The People’s Forum met from 13-14 October 2016, ahead of the BRICS 2016 heads-of-state summit which was hosted in India at a time when humanity and the planet face severe, overlapping crises that were analysed in the forum:
- democracy is under threat, as the illegitimate Brazilian ‘President’ Michel Temer’s presence reminds us, along with attacks on democratic space in the other BRICS;
- state repression is rising, such as in India where movements’ dissent is met with brutal repression, and in South Africa where university students have been brutally victimised by local police in recent days;
- ecological destruction is widespread, with catastrophic rates of species loss, pollution of land and air, freshwater and ocean degradation, and public health threats rising, to which no BRICS country is immune;
- in particular, climate change is already having disastrous effects –for example, in India and Southern Africa where large regions face extreme drought – with no relief expected from the Paris COP21 agreement in which negotiators regrettably agreed to non-binding commitments that benefit mainly the North and the BRICS corporations;
- the world economy is teetering on the brink of a financial meltdown, reflected in the chaos that several BRICS’ stock and currency markets have been facing, as well as in our countries’ vulnerability to crisis-contagion if major European banks soon fail in a manner similar to the US-catalysed meltdown in 2008-09;
- the longer-term crisis of capitalism is evident in the marked slowdown in international trade and in declining global profit rates, especially evident in the three BRICS countries (South Africa, Russia and Brazil) which have negative or negligible GDP growth;
- in addition to commodity crashes, one cause of the economic crisis is the deregulatory, neoliberal philosophy adopted by BRICS governments, which puts corporate property rights above human and environmental rights; in the guise of development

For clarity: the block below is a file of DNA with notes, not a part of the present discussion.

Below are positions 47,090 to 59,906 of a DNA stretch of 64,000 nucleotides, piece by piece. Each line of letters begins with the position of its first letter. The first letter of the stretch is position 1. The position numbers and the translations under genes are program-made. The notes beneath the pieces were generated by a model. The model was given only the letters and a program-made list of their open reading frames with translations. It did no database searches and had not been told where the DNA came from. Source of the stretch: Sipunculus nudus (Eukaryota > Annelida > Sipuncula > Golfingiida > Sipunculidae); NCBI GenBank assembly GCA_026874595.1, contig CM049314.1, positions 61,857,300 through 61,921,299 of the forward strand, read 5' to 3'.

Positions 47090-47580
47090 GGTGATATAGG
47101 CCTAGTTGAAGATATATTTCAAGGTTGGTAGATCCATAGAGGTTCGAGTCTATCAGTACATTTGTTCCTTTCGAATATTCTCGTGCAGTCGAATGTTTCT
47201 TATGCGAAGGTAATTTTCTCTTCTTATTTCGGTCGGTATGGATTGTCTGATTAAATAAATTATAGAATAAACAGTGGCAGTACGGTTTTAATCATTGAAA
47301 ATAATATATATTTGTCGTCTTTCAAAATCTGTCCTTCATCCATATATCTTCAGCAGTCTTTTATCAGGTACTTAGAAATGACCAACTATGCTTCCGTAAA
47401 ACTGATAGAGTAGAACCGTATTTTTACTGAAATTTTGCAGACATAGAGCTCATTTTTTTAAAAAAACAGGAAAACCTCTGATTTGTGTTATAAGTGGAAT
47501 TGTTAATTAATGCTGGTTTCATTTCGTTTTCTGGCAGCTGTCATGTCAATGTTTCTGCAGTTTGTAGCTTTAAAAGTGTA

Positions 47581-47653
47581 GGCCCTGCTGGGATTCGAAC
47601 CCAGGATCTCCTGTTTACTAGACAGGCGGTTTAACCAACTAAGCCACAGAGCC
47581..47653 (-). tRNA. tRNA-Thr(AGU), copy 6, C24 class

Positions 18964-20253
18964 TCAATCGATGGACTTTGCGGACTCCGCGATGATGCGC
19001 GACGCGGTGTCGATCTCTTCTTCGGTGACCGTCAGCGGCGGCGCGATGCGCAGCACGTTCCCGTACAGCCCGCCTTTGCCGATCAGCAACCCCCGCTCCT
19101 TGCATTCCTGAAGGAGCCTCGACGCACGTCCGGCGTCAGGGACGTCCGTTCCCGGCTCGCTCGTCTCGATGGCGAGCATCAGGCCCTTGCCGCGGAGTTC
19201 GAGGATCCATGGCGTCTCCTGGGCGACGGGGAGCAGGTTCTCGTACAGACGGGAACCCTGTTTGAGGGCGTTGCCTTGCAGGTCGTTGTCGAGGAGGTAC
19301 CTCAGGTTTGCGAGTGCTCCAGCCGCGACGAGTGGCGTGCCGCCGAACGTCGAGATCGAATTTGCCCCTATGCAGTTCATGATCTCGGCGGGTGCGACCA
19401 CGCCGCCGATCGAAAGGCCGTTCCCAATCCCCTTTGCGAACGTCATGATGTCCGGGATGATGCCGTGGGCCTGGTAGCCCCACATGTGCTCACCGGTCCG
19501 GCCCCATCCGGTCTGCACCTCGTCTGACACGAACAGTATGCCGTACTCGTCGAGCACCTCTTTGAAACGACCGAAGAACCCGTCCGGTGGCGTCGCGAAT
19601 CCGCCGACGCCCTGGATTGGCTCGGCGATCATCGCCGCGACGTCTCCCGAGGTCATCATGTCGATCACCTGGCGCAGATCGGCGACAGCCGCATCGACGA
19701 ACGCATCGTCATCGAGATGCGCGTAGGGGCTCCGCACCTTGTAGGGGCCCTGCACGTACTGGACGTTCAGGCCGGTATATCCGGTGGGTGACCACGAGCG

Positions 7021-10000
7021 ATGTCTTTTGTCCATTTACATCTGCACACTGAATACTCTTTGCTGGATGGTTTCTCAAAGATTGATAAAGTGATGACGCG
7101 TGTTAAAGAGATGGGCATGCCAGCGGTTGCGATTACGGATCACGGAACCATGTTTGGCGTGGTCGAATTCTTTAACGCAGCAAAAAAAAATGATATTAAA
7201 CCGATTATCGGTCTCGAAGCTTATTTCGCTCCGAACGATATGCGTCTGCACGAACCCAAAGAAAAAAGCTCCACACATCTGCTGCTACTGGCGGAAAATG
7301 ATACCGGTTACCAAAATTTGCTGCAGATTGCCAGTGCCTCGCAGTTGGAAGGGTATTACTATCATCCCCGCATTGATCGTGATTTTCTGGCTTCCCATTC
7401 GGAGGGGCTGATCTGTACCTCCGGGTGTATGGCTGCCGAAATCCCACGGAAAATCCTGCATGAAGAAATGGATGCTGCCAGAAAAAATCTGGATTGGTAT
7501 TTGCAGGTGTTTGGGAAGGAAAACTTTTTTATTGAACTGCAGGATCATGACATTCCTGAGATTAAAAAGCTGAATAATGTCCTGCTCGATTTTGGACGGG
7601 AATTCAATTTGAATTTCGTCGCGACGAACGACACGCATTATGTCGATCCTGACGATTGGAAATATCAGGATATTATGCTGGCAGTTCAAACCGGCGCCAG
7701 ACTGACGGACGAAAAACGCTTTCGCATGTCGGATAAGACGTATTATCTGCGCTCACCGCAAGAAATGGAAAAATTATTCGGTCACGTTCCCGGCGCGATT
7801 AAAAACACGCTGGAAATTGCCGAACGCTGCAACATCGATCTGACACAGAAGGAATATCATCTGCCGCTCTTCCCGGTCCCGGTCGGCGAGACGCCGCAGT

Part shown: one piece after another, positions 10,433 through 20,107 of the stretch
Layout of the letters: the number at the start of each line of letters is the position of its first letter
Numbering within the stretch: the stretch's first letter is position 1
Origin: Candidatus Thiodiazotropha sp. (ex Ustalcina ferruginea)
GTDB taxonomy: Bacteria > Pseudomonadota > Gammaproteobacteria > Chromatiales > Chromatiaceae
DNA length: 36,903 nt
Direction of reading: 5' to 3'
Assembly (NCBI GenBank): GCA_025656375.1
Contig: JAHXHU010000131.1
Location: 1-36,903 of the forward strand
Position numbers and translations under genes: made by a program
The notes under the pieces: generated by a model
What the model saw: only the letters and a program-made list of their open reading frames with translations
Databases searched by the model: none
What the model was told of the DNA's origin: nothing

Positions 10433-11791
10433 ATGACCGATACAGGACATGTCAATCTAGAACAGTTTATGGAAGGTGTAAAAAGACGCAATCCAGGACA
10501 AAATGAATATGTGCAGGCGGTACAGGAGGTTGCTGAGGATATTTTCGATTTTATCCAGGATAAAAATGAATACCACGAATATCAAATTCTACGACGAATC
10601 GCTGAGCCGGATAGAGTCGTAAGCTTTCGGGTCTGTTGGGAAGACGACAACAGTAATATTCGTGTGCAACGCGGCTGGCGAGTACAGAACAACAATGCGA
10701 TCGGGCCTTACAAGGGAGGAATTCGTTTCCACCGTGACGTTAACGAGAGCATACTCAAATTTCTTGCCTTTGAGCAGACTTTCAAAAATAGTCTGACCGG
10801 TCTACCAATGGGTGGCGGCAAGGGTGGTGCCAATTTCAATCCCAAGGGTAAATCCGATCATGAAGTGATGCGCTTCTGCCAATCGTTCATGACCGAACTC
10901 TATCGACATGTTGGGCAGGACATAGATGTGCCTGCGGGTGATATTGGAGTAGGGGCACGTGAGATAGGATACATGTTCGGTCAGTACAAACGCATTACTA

- in the World Trade Organisation, BRICS’ contributions to negotiations were disastrous in the latest round, where food sovereignty was lost because India and Brazil joined the US and EU to reinforce liberalisation;
- the new generation of Bilateral Trade and Investment Treaties will potentially have adverse impacts on lives and livelihoods of people across the BRICS and their hinterlands, and need complete rethinking.
- the world’s workers are losing rights, farmers are suffering to the point of suicide, and labour casualisation is rampant in all our countries, with the result that BRICS workers are engaged in regular protest, including the strike by 180 million Indian workers which inspired the world on 2 September 2016;
- on the social front, the threat to our already-inadequate welfare policies is serious, especially in Brazil’s coup regime but also across the BRICS where inadequate social policies are driving people on the margins to destitution;
- the commodification and privatisation of public services is causing misery, such as in South Africa where university students are fighting hard for a fee-free, decolonised tertiary education;
- patriarchy and sexual violence, racism, communalism, caste discrimination, xenophobia and homophobia run rampant in all the BRICS, and because these forces serve our leaders’ interests, they are not addressing the structural causes, perpetuating divide-and-rule politics, and failing to dissuade ordinary people from contributing to oppression;
- unsustainable energy options such as nuclear power and large infrastructure projects are being undemocratically pushed in BRICS countries. The spirited resistance from peoples movements is being met with brutal repression of those fighting against land appropriation, loss of livelihoods and environmental and health hazards
- the destructive arms trade is rampant in the BRICS, such as India’s with Israel, or South Africa’s notorious corrupting arms deal with Northern firms; and
- the whole world is concerned about geopolitical tensions in West Asia, the Democratic Republic of the Congo and Haiti.
Everywhere that people’s movements have made alternative demands – such as democracy, peace, poverty eradication, sustainable development, equality, fair trade, climate justice – the elites have co-opted our language and distorted our visions beyond recognition. Many of our leaders are hopelessly corrupt, and so while BRICS spin-doctors claim that their work in Goa will “build responsive, inclusive and collective solutions,” we have spent two days looking beyond the pleasing rhetoric and have found a very different, harsh reality.